On a late autumn day in 1813 the ship Jerusalem made its way slowly into Boston harbor.  She was a long way from home.  The 750-ton ship began her journey in Smyrna with a Greek-speaking crew bound for Cuba to take on a cargo of coffee, sugar, copper, and hides for Boston.  Unfortunately, things did not go exactly as planned.  Contemporary reports in the Niles Weekly Register, a popular news periodical of the day, relate that the Jerusalem was detained in September on her way to Boston by the British on account of the copper ingots in her cargo, and the ship was diverted to Halifax, Nova Scotia.  She evidently put into Boston on her way to Canada (“September 18: The Greek Ship Jerusalem”).  Now, in November, having sorted out her difficulties with the British authorities, she was at last bringing her cargo to Boston (“November 27: The Greek Ship Jerusalem”).

The news of Jerusalem’s detention as announced in Niles Weekly Register, Sept. 18, 1813.

The arrival of the Jerusalem in Boston was newsworthy because as far as the authorities knew she was the first Greek ship to reach the United States.  It was something of a sensation, and members of the public, along with officials, merchants, students, and at least one Harvard College scholar, Edward Everett, flocked to the dock to see the ship.  One man in the throng, however, was not interested in the story of her voyage and capture, nor was he interested in her cargo of Cuban sugar and coffee.  John Pickering (1777-1846) had come to hear the crew talk.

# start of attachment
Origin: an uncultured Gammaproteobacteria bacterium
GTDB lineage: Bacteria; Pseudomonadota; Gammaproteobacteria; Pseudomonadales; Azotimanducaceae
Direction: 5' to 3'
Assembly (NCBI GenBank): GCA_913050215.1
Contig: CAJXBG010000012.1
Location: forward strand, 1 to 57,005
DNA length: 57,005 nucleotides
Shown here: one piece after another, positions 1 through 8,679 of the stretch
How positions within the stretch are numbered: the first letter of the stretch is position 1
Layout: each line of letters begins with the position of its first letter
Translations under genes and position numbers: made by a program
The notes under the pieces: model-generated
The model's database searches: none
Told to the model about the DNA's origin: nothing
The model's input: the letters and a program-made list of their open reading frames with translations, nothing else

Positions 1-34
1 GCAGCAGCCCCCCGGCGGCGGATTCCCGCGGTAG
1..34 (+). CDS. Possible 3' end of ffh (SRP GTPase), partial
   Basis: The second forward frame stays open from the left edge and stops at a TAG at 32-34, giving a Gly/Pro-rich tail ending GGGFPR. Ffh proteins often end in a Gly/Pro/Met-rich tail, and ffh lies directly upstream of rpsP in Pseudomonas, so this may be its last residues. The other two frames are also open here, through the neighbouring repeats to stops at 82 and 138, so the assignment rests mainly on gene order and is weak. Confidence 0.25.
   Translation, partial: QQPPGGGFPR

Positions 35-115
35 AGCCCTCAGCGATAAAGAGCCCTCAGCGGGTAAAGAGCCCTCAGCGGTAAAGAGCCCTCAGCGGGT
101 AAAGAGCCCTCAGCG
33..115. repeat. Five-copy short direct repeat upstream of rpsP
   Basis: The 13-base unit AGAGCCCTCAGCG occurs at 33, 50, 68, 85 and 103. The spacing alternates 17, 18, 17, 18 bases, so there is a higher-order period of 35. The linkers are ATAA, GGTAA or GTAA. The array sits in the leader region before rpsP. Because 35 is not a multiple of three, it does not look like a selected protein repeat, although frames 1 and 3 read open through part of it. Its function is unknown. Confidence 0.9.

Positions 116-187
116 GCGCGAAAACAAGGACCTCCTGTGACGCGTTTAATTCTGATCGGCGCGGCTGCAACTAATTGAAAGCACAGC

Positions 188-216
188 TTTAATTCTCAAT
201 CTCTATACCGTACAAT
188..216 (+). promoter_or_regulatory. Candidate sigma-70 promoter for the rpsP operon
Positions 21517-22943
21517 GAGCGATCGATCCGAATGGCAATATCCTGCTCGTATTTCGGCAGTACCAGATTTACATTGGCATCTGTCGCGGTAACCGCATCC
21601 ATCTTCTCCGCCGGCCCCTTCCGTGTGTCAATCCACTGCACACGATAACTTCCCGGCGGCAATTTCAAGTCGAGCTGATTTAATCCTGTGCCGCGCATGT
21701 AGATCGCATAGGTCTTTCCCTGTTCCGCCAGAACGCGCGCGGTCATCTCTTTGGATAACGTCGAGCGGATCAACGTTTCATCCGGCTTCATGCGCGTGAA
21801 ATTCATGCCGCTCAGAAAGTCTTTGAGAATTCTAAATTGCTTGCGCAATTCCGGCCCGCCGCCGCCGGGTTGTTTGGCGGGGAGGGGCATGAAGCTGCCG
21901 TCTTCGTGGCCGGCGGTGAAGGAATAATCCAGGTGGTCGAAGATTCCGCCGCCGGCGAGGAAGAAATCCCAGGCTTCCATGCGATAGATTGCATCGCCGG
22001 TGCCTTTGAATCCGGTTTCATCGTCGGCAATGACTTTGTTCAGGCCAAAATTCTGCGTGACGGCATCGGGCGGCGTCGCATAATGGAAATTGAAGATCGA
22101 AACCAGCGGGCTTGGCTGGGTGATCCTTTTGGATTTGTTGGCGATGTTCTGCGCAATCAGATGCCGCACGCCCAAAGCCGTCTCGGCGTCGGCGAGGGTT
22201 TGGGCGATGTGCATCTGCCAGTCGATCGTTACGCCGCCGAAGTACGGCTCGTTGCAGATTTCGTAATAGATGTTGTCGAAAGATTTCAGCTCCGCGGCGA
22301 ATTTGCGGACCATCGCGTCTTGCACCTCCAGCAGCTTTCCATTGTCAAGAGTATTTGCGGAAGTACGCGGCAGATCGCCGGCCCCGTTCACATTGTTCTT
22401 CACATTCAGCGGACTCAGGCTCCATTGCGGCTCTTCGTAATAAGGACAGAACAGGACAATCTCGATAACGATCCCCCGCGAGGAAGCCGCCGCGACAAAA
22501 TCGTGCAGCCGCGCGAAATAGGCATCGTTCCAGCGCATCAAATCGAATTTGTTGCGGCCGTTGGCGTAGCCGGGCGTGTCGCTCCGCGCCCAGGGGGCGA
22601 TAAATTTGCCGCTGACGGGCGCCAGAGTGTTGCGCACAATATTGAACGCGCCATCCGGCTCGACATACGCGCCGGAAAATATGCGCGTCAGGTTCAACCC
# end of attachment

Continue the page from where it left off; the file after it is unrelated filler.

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To Live Alone and Like It: Women and the American School of Classical Studies at Athens Between the Wars.

“But it is not education only that is needed. It is that women should have liberty of experience… to idle and loiter, the mental space to let your mind wonder,” wrote Virginia Woolf in A Room of One’s Own in 1929. The work was based on lectures she delivered in October 1928 at Newnham College and Girton College in Cambridge (both for women). She further advised her female audience “to drink wine and have a room of their own.” I will not dwell on the issue of wine because women of all classes had access to alcohol, at least privately, but for a woman to have a room of her own was highly unusual before WW II, especially for women who had not inherited wealth. Woolf would be eternally grateful to her aunt for leaving her a lifelong annual stipend of 500 pounds.

That a woman could live alone by her own choice was almost unheard of. Young women who moved to the big cities in search of work were usually sharing apartments with others of the same sex, for a few years at most, until they got married. However, WW I upset traditional demographics by creating a population imbalance in the western world: more women than men. To put it bluntly, for these extra women it meant that the prospect of marriage was less attainable (Scutts 2017). If Virginia Woolf (1882-1941) was fighting her own battles in ultra conservative England, Marjorie Hillis (1889-1971), an American writer and contemporary of Woolf, was sufficiently daring to publish in 1936 a book that encouraged single women to take control of their lives and Live Alone and Like it. “A Lady and Her Liquor,” “Pleasures of a Single Bed,” and “Solitary Refinement?” were some of the chapter titles. Her book became an immediate best-seller and remained popular for many years.